Friday, 4 November 2016

Alpaca

The first time I went to Olds Fibre Week, was just after the devastating floods.   As we flew towards the Calgary airport, you could see the swaths of water, creating ponds and lakes where farmland should have been.  A local spinning guild had a space in the sales room where they were running a fundraiser for one of their members who had been affected by the flood.   They knew someone who had alpaca but they were just pets.  In exchange for shearing the animals, the guild got to keep the fleeces, which they were selling off to help their member replace equipment.   They had a number of different fleeces, all for $20 a piece.   I was happy to help and it was a pretty small fleece, so I could find the space for it in my luggage. 
 It was grey.  It looked grey.  They said it was grey.   I thought it was grey.

I fit it all into several large ziplock bags and yesterday I emptied one of those into a net bag and within 2 minutes of setting it into a laundry tub with hot water and Dawn dish washing liquid, it looked like this.   I figured that maybe it wasn't quite such a grey fleece after all.   The second wash water was fairly clean.  It only took 2 rinses.

Oh my!  It is white, really white.  It's not the finest alpaca.   There is a bit of guard hair that I've been pulling out.  Some of the hair is obviously neck or maybe belly/leg hair.   But that which isn't guard hair or thicker and short, is quite nice.   With a little bit of work, it will be a great bit of fibre for blending with some Merino.   Plus with all that white, it is a great canvas for dyeing.


A good few years ago, a friend of mine from Tenn. was visiting family in N.Y. where she stopped to visit an alpaca breeder who was selling off the previous years fleeces for next to nothing.  She sent me a whole box of fleeces (2 of them) for a Christmas present that year.   I'm still working my way through it.  This is the rest of the first one.  It is prime alpaca, with no guard hair and I'm guessing only the blanket.  It's a lovely light fawn colour and the other one is a bit darker.   This fleece will be so enjoyable to work with, since it will require almost no effort.  It has no vm and required only one washing to get it clean.   It's first wash water was cleaner than the second one from the above!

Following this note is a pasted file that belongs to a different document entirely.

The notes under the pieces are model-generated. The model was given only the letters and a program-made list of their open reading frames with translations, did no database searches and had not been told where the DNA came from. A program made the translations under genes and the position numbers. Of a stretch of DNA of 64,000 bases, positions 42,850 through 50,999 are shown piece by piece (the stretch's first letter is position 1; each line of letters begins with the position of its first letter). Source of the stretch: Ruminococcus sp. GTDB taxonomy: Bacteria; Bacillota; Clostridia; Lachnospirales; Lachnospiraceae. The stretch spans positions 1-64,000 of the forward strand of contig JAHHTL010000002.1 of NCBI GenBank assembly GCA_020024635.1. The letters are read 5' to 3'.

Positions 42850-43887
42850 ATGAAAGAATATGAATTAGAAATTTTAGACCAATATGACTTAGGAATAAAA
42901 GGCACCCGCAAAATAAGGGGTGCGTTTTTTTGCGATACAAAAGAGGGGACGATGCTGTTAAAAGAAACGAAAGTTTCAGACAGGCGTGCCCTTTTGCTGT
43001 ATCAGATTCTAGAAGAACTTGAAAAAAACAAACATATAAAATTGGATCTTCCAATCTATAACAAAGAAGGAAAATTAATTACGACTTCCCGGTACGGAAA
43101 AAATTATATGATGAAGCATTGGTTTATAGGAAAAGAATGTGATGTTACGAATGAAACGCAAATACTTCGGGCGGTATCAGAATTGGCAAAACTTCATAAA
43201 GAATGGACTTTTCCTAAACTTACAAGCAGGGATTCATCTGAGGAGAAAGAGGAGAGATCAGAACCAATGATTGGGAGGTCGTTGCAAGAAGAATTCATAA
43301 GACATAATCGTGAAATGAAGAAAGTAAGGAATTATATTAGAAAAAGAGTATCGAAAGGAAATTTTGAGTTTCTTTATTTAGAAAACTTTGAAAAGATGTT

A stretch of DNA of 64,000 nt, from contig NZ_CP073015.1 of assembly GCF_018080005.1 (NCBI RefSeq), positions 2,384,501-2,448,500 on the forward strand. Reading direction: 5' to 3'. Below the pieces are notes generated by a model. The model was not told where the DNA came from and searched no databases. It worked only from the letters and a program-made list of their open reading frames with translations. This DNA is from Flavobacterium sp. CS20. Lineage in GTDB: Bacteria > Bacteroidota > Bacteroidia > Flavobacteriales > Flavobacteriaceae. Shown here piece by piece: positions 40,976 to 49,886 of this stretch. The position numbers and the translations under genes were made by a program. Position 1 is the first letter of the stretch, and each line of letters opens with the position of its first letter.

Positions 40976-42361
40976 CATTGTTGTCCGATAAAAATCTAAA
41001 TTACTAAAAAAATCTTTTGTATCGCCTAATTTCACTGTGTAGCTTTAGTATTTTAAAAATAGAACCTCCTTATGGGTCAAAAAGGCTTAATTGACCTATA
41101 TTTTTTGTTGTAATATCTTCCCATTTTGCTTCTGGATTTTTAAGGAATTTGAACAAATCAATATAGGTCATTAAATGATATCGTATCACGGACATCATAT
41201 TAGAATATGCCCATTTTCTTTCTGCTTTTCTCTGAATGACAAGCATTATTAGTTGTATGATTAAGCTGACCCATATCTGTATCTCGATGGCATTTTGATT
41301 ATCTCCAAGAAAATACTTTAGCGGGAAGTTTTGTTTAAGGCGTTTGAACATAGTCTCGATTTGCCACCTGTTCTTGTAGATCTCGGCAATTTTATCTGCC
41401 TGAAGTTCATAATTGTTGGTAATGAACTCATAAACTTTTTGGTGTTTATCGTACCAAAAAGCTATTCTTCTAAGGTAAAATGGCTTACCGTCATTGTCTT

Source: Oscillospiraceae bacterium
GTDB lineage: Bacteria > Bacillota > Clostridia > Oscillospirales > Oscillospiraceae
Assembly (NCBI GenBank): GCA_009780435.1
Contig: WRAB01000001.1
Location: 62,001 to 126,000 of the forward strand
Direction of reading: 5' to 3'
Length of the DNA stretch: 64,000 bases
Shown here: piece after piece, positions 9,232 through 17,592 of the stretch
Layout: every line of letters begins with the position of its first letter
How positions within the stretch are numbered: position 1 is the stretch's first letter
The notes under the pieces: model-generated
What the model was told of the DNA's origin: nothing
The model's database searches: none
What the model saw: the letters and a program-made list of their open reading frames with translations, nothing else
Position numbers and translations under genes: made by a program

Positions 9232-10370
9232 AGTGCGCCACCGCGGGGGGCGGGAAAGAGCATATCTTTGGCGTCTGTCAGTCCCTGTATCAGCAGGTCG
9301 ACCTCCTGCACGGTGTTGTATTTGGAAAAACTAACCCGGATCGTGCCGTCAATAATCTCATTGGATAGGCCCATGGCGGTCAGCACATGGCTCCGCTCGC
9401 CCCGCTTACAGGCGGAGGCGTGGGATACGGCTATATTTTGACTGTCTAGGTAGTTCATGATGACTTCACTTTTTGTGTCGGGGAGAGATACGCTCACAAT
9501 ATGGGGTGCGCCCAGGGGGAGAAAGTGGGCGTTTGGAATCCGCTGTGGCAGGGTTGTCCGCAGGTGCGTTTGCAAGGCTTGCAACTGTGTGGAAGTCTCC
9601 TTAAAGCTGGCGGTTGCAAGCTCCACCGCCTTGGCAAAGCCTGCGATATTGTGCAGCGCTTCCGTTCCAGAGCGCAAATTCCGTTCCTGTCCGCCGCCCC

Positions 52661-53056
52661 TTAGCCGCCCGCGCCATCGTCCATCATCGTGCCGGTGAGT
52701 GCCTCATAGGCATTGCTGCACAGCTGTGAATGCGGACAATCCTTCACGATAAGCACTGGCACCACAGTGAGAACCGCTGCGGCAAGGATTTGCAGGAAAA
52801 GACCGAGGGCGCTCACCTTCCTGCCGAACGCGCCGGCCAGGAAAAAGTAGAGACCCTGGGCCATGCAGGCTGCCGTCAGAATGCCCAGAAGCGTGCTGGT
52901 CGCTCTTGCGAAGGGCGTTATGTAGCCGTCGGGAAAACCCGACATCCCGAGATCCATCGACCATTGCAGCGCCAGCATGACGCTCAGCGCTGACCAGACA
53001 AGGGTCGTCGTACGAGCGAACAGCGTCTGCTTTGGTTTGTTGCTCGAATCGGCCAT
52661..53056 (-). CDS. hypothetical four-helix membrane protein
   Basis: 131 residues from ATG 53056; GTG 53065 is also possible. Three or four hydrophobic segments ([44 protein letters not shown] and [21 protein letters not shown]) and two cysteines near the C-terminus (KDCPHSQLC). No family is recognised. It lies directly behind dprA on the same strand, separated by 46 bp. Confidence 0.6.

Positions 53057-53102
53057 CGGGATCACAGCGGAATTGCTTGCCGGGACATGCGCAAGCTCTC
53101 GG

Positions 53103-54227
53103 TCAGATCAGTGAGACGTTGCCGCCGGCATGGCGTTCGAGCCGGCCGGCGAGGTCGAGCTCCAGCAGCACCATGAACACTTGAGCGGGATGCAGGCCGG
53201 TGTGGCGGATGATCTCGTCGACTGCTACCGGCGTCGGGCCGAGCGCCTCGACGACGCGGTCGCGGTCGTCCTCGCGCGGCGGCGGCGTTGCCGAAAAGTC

2 comments:

Bettina said...

haha, I had darker grey suri alpaca as a gift. I contemplated washing it, but spun it without anyway. after washing - it turned out to be real black! I had to wash it quite a few times, but when it was done it was the most lustrous skein in deep black I've ever seen. I don't think there are any sheep breeds that produce fleece in such a true black. the one downside to suri - it's impossible to card on a normal drumcarder or handcards - the fibres are far too long. pity that suri is so hard to find (at least over here), but if you can find good alpaca huacaya is lovely as well. I still have a bag full that I schlepped over from a trip to wales - I went with a rucksack and came back with two additional large bin liners full of fleece:) enjoy the spinning!
Bettina

Nina said...

Isn't it wonderful when you get a surprise like that. I've only ever spun suri that was fairly short. I've often wondered if it really was suri since it was suspiciously similar to huacaya. I've done exactly as you have on trips away, coming home with bags of fibre. LOL.